The War We Never Fought: The British Establishment's Surrender to Drugs

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A&C Black, Dec 6, 2012 - Political Science - 256 pages
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Again and again British politicians, commentators and celebrities intone that 'The War on Drugs has failed'. They then say that this is an argument for abandoning all attempts to reduce drug use through the criminal law.

Peter Hitchens shows that in Britain there has been no serious 'war on drugs' since 1971, when a Tory government adopted a Labour plan to implement the revolutionary Wootton report. This gave cannabis, the most widely used illegal substance, a special legal status as a supposedly 'soft' drug (in fact, Hitchens argues, it is at least as dangerous as heroin and cocaine because of the threat it poses to mental health). It began a progressive reduction of penalties for possession, and effectively disarmed the police.

This process still continues, behind a screen of falsely 'tough' rhetoric from politicians. Far from there being a 'war on drugs', there has been a covert surrender to drugs, concealed behind an official obeisance to international treaty obligations. To all intents and purposes, cannabis is legal in Britain, and other major drugs are not far behind.

In The War We Never Fought, Hitchens uncovers the secret history of the government's true attitude, and the increasing recruitment of the police and courts to covert decriminalisation initiatives, and contrasts it with the rhetoric. Whatever and whoever is to blame for the undoubted mess of Britain's drug policy, it is not 'prohibition' or a 'war on drugs', for neither exists.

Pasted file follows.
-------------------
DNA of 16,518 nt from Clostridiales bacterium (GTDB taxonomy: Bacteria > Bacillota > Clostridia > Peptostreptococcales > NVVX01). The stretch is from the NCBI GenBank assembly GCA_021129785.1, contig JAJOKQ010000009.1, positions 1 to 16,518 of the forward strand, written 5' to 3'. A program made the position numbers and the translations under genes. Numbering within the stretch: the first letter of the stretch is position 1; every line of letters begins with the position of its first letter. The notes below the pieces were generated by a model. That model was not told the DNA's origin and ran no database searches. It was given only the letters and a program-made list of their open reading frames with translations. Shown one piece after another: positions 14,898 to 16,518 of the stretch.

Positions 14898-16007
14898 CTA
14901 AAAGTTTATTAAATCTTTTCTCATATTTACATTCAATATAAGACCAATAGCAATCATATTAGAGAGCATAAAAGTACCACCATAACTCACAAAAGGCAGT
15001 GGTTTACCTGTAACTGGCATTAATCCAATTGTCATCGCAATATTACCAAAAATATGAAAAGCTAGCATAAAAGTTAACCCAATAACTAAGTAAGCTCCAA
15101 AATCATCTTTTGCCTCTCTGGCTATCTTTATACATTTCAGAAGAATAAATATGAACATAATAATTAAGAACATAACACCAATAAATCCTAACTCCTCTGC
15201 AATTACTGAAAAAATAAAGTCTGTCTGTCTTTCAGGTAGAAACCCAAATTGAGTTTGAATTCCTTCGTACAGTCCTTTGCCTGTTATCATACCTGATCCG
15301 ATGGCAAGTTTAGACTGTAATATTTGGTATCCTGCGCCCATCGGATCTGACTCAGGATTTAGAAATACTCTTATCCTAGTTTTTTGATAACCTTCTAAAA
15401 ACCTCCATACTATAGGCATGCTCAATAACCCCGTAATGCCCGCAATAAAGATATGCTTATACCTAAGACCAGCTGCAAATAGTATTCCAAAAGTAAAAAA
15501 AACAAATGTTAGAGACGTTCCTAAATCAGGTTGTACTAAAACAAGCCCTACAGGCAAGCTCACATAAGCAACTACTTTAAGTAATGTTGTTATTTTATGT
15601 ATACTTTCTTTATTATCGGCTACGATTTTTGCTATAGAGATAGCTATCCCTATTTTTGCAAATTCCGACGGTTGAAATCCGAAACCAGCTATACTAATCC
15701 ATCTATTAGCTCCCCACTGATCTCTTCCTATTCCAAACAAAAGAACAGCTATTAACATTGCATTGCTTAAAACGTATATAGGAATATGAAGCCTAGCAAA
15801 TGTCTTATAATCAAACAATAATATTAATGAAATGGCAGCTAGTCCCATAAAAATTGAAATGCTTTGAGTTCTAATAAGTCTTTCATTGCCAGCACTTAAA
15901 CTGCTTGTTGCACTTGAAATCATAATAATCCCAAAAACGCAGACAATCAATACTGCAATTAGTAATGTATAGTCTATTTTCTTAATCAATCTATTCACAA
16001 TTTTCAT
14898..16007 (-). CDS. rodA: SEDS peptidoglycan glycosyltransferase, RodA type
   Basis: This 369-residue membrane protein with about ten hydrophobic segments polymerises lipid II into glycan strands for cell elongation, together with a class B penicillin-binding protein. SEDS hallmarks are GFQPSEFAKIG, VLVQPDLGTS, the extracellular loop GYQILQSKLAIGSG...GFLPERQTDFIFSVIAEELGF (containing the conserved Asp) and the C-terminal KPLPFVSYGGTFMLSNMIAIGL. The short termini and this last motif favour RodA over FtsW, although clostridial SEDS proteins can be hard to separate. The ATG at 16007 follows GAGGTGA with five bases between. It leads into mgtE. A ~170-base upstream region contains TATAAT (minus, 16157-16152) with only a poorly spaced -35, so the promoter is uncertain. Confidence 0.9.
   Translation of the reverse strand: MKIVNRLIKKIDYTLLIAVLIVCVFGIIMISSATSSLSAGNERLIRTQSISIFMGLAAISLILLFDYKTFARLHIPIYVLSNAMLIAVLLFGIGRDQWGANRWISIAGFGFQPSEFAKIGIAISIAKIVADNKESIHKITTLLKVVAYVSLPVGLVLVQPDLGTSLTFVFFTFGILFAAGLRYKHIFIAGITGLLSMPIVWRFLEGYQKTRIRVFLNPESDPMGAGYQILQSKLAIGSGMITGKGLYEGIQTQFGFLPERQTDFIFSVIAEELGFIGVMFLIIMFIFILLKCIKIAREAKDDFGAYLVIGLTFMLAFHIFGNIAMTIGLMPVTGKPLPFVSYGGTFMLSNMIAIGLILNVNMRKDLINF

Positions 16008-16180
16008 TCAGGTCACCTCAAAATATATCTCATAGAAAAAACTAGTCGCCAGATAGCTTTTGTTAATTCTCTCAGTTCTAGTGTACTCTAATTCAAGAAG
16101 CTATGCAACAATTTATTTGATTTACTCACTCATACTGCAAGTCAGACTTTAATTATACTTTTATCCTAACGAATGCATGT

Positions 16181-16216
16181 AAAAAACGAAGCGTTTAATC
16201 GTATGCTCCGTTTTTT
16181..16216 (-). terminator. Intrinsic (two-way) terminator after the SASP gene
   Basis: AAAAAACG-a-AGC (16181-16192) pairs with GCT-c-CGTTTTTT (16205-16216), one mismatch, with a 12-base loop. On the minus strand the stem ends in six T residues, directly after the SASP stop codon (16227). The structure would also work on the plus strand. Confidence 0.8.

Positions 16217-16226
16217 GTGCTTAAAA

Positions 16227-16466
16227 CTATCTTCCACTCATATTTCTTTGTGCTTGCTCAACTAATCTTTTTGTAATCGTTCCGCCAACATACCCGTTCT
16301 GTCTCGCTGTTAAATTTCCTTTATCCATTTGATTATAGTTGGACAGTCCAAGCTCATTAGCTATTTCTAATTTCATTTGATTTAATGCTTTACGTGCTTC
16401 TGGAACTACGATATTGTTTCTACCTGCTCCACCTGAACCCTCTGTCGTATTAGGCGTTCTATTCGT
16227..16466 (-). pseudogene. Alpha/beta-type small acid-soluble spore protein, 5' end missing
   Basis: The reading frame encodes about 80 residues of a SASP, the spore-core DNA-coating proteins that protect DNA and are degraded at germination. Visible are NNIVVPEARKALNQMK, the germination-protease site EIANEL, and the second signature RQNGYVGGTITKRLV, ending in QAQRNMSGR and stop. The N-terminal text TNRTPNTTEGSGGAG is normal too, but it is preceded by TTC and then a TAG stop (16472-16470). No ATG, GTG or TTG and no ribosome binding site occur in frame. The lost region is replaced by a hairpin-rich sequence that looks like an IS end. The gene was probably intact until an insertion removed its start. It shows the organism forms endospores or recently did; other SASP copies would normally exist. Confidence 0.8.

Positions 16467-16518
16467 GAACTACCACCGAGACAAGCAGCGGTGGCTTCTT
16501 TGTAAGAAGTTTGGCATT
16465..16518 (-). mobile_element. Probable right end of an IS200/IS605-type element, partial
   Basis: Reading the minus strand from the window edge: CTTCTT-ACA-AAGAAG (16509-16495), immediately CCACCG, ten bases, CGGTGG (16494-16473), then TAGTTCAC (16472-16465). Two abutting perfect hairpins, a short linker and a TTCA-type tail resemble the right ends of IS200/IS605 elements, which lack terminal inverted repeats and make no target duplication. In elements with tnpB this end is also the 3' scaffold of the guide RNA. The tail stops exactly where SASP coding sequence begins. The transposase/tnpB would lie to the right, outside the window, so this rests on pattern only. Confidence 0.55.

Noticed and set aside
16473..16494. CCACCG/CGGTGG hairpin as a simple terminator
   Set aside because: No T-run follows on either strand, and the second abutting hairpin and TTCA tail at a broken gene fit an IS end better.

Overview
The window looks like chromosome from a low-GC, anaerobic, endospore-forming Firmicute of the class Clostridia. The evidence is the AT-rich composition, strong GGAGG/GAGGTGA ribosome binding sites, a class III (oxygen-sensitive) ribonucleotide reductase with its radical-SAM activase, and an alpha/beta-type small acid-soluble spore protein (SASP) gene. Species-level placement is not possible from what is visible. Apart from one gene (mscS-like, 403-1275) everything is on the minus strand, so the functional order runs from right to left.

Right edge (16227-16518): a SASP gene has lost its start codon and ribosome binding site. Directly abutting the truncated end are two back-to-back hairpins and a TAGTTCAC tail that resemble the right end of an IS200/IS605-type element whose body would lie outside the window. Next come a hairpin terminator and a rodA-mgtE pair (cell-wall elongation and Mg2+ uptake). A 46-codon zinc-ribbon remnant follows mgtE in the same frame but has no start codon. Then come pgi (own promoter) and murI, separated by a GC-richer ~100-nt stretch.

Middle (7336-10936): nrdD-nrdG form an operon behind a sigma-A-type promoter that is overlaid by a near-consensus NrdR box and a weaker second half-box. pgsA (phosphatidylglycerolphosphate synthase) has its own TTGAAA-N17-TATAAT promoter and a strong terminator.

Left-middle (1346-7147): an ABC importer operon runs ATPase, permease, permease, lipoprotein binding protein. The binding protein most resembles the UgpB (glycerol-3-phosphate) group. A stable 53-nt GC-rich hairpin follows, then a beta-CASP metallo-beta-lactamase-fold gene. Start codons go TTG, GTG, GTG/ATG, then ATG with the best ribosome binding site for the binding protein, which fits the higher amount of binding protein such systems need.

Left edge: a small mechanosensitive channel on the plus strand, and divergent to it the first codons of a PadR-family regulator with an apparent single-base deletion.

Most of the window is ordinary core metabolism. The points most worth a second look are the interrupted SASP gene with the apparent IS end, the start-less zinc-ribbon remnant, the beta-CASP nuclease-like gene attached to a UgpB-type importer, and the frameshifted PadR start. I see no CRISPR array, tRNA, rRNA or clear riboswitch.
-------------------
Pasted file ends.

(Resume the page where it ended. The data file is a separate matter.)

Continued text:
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Contents

Part One The Secret Capitulation
1
1 Cannabis is a cause
3
2 How to sink giggling into the sea
13
3 Psychiatry is not an exact science
21
4 The real purpose of classification a better image for cannabis
29
5 No use appealing to God Try John Stuart Mill?
39
6 Cannabis and violence
47
7 What about alcohol and tobacco then?
53
13 The mysterious spread of cannabis
99
14 Jaggerism is in vented
111
15 Bloomsbury takes over Britain via the airwaves
119
16 Steve Abrams steps upto explain
129
17 The long march Wootton and after
141
18 Widdecombe unfair
167
19 Dame Ruth Runciman and the liberal establishment
175
20 Legislation on the beat Brian Paddick
199

8 The Cabinet gets it wrong
61
9 Enter Richard Crossman
69
10 Jim Callaghans last stand
77
Part Two The Search for Soma
83
11 Aldous Huxley
85
12 The left casts off its puritan garments
93
21 The great red herring medical marijuana
225
22 Freeing up or freeing down?
233
23 Some notes onharm reduction and rehabilitation
243
24 The demoralisation of Britain
251
Index
269
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About the author (2012)

Peter Hitchens is a British journalist, author and broadcaster. He witnessed most of the final scenes of the Cold War, and was a resident correspondent in the Soviet capital and in Washington, DC. He frequently revisits both Russia and the USA. He currently writes for the Mail on Sunday, where he is a columnist and occasional foreign correspondent, reporting most recently from Iran, North Korea, Burma, The Congo and China. He won the journalism category in the 2010 George Orwell Prize for this correspondence.

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